• China IPv6 only by 2030

    From Wilfred van Velzen@2:280/464 to All on Mon Jul 26 18:48:27 2021
    Hi All,

    https://www.theregister.com/2021/07/26/china_single_stack_ipv6_notice/

    Bye, Wilfred.

    --- FMail-lnx64 2.1.0.18-B20170815
    * Origin: FMail development HQ (2:280/464)
  • From Michiel van der Vlist@2:280/5555 to Wilfred van Velzen on Tue Jul 27 08:40:45 2021
    Hello Wilfred,

    On Monday July 26 2021 18:48, you wrote to All:

    https://www.theregister.com/2021/07/26/china_single_stack_ipv6_notice/

    One can have all kinds of thoughts about the Chinese, but when they get going, they get going.

    I wondered what took them so long though. They were the first to run out of IPv4 adresses. I would expected something like this five years ago.


    Cheers, Michiel

    --- GoldED+/W32-MSVC 1.1.5-b20170303
    * Origin: he.net certified sage (2:280/5555)
  • From Wilfred van Velzen@2:280/464 to Michiel van der Vlist on Tue Jul 27 11:15:24 2021
    Hi Michiel,

    On 2021-07-27 08:40:45, you wrote to me:

    https://www.theregister.com/2021/07/26/china_single_stack_ipv6_notice
    /

    MvdV> One can have all kinds of thoughts about the Chinese, but when they get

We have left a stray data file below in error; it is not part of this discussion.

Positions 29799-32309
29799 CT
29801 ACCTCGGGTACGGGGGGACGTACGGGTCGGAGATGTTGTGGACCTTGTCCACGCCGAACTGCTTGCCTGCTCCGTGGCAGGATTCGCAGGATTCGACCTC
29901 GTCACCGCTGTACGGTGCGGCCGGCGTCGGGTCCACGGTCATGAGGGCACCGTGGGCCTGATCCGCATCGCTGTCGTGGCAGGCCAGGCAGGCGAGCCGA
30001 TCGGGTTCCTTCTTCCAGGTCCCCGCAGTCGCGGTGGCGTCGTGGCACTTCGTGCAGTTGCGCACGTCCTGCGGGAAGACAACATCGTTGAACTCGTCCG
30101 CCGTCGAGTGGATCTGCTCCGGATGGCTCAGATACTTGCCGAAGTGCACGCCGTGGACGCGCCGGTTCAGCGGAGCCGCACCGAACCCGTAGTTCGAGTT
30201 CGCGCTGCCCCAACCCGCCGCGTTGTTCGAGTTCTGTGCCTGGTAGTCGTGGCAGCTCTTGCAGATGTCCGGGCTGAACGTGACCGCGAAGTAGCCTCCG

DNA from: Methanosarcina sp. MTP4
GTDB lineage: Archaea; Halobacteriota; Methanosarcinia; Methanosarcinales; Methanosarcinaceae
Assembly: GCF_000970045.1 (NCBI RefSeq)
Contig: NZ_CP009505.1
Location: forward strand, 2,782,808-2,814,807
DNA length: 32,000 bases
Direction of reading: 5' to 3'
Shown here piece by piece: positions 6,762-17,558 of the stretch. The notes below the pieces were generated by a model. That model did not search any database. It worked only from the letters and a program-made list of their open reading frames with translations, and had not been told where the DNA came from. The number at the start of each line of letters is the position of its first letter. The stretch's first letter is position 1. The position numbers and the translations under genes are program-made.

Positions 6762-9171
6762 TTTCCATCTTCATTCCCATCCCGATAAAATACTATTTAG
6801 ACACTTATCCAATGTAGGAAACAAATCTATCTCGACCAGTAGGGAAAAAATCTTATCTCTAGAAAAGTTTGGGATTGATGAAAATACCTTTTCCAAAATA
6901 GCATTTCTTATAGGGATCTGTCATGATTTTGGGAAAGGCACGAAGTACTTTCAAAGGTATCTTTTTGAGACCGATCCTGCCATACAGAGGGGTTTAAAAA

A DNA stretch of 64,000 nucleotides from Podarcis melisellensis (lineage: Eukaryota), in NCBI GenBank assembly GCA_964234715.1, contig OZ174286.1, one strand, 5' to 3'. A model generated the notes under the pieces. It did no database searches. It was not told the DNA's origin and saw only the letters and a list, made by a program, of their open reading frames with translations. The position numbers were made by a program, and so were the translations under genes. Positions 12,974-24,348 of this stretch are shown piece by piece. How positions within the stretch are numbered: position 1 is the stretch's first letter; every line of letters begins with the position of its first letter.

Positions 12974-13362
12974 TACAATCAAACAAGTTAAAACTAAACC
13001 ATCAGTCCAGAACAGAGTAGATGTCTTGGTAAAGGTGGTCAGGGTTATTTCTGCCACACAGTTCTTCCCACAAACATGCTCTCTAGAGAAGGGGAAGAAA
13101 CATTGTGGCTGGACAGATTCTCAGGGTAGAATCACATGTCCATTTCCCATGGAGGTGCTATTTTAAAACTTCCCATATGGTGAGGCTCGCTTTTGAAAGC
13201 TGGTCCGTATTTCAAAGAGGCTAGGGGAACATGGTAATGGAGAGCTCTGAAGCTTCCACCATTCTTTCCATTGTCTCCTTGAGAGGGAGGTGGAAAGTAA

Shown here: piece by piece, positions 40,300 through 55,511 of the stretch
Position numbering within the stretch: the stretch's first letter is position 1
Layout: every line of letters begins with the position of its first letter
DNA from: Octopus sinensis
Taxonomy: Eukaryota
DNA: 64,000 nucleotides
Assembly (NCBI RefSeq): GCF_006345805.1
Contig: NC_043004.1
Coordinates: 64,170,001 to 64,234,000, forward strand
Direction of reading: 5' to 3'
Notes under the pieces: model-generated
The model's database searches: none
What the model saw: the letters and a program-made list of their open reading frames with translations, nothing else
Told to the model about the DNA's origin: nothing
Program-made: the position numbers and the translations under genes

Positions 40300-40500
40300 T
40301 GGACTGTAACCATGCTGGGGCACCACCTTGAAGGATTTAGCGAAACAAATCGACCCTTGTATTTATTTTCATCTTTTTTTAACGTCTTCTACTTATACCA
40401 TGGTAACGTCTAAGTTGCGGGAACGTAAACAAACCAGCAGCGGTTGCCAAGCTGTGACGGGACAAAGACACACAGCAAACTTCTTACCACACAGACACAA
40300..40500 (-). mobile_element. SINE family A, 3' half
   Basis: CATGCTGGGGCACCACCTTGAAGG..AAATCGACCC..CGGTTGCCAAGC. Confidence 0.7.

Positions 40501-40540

MvdV> going, they get going.

    It will be interesting to follow if they can stick to the deadlines they have set for themselfs...

    Bye, Wilfred.

    --- FMail-lnx64 2.1.0.18-B20170815
    * Origin: FMail development HQ (2:280/464)
  • From Michiel van der Vlist@2:280/5555 to Wilfred van Velzen on Wed Jul 28 09:30:54 2021
    Hello Wilfred,

    On Tuesday July 27 2021 11:15, you wrote to me:

    https://www.theregister.com/2021/07/26/china_single_stack_ipv6_n
    otice /

    MvdV>> One can have all kinds of thoughts about the Chinese, but when
    MvdV>> they get going, they get going.

    It will be interesting to follow if they can stick to the deadlines
    they have set for themselfs...

    Yes, it will be interesting to watch. Especially the 2030 deadline of "IPv6 only InyetNet". It will depend on how one defines when that goal is reached. Defiing it as when all devices connected to the Internet no longer support IPv4 is unrealistic. It will take VERY much longer than nine years for all traces of IPv4 to be gone. I'd say that when less that 1% of ISPs still offer a public IPv44 address to their customers that goal is reached.


    Cheers, Michiel

    --- GoldED+/W32-MSVC 1.1.5-b20170303
    * Origin: he.net certified sage (2:280/5555)